The Northwest Bronx Community and Clergy Coalition is a left-of-center organization based in the Bronx, New York that engages in community organizing, political and civic engagement, and policy advocacy.
The coalition is a strong supporter of rent control: to that end, it was one of the leaders of the Upstate/Downstate Housing Alliance and its Housing for All campaign that led to enactment of rent control for all of New York State and more restrictions on when property owners can evict tenants in 2019.
History and Overview
The Northwest Bronx Community and Clergy Coalition was formed in 1974 in the wake of series of arson and the abandonment of homes and businesses. The group helped stop the wave of arson. 
The organization works on issues related to affordable housing, weatherization assistance, health care, ending reliance on fossil fuels, education, and economic development. The coalition claims to be grounded in “racial justice and economic democracy” and it seeks to address systemic inequality. 
The main way the coalition works to influence policy and opinion is by community organizing. It helps organize protests and demonstrations to promote their views. It also works to develop more community organizers through its leadership development programs and reach out to left-of-center-aligned clergy and their congregations. 
It also strongly pushes civic engagement as a means of activating voters. It organizes voter registration drives and get out the vote campaigns on behalf of left-wing candidates and campaigns. 
It also works to promote some policies and lobby lawmakers.  Among the policies it supported was the Community Reinvestment Act, the Student Safety Act which weakened discipline in New York City public schools, and housing legislation. 
Sandra Lobo is the current executive director. Edward Garcia serves as the lead community development organizer. Leah James is the lead organizer for equitable economic development. Evy Viruet is the small business organizer. Claude Copeland is the energy organizer. Adelaide Alexander is the lead housing organizer. Jorky Badillo is the CNL organizing apprentice for Sistas and Brothas United, the coalition’s youth arm. Crystal Reyes is the youth director. Fran Fuselli is the weatherization director.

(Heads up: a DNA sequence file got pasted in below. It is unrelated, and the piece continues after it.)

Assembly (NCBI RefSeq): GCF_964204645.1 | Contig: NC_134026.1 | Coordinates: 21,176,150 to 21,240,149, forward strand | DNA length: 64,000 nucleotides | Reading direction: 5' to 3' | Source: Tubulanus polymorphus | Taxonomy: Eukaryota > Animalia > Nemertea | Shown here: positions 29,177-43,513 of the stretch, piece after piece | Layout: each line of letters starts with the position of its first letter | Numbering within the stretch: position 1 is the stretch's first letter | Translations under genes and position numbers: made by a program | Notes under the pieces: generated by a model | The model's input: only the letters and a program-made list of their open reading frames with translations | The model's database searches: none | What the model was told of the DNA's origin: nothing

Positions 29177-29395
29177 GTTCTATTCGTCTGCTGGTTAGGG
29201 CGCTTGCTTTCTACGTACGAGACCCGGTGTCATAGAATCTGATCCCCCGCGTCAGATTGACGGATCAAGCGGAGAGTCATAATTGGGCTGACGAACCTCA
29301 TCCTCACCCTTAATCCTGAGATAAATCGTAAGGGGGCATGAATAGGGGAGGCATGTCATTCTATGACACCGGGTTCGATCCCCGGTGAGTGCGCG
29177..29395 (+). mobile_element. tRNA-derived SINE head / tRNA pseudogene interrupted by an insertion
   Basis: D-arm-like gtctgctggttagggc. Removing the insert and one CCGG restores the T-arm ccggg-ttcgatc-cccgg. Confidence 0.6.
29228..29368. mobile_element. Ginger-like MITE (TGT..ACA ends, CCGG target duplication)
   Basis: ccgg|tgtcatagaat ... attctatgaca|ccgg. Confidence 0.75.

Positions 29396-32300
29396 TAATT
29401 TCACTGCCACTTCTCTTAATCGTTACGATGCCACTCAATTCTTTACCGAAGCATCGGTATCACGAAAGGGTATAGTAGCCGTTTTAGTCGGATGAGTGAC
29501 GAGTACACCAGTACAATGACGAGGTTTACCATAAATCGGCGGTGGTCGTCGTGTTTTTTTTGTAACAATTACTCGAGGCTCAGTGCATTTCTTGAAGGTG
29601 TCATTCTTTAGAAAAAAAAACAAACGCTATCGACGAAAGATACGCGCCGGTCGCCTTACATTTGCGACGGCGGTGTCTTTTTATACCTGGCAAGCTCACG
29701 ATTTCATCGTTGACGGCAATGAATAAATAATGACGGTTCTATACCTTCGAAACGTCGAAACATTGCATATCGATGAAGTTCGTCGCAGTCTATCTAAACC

The coalition is governed by a board that is made up of allied organizations. The president of the board is Juan Nunez. Chhaya Chhoum is the vice president. Margaret Groarke serves as the treasurer. Yorman Nunez serves as the secretary. 
2019 New York State Housing Laws
In 2019, New York State’s housing laws were set to expire. Democrats and tenant rights groups saw an opportunity to pass regulations including statewide rent control and barring landlords from evicting tenants without “good cause.” The real estate industry and “mom and pop” landlords opposed the legislation package. The package passed, despite the opposition of the real estate industry. 
The coalition joined forces with 70 other organizations and spent around $500,000 to get the package enacted into law. The $500,000 was spent to hire a full-time coordinator, pay for meals for tenants who were lobbying in Albany, hire a strategic communications firm, and buy targeted Facebook ads. 
The coalition was a part of the Upstate/Downstate Housing Alliance’s steering committee. The committee set strategy and issues. 
The IRS does not require nonprofit organizations to disclose their revenue sources. However, the real estate website the Real Deal discovered that some of the organizations the led the tenant alliance were funded by the Ford Foundation, which donated $438,000 to the Upstate/Downstate Alliance in 2017.  The Oak Foundation donated to member organizations. The alliance also received $150,000 from the Neighborhoods Trust Fund, which is funded by the Ford Foundation, Oak Foundation, and Deutsche Bank. 
In addition to the lobbying effort, activists used direct action tactics. Eleven days until New York State’s rent laws expired, a human chain of tenants blocked the entrances of both chambers of the New York State Assembly, letting no one in or out.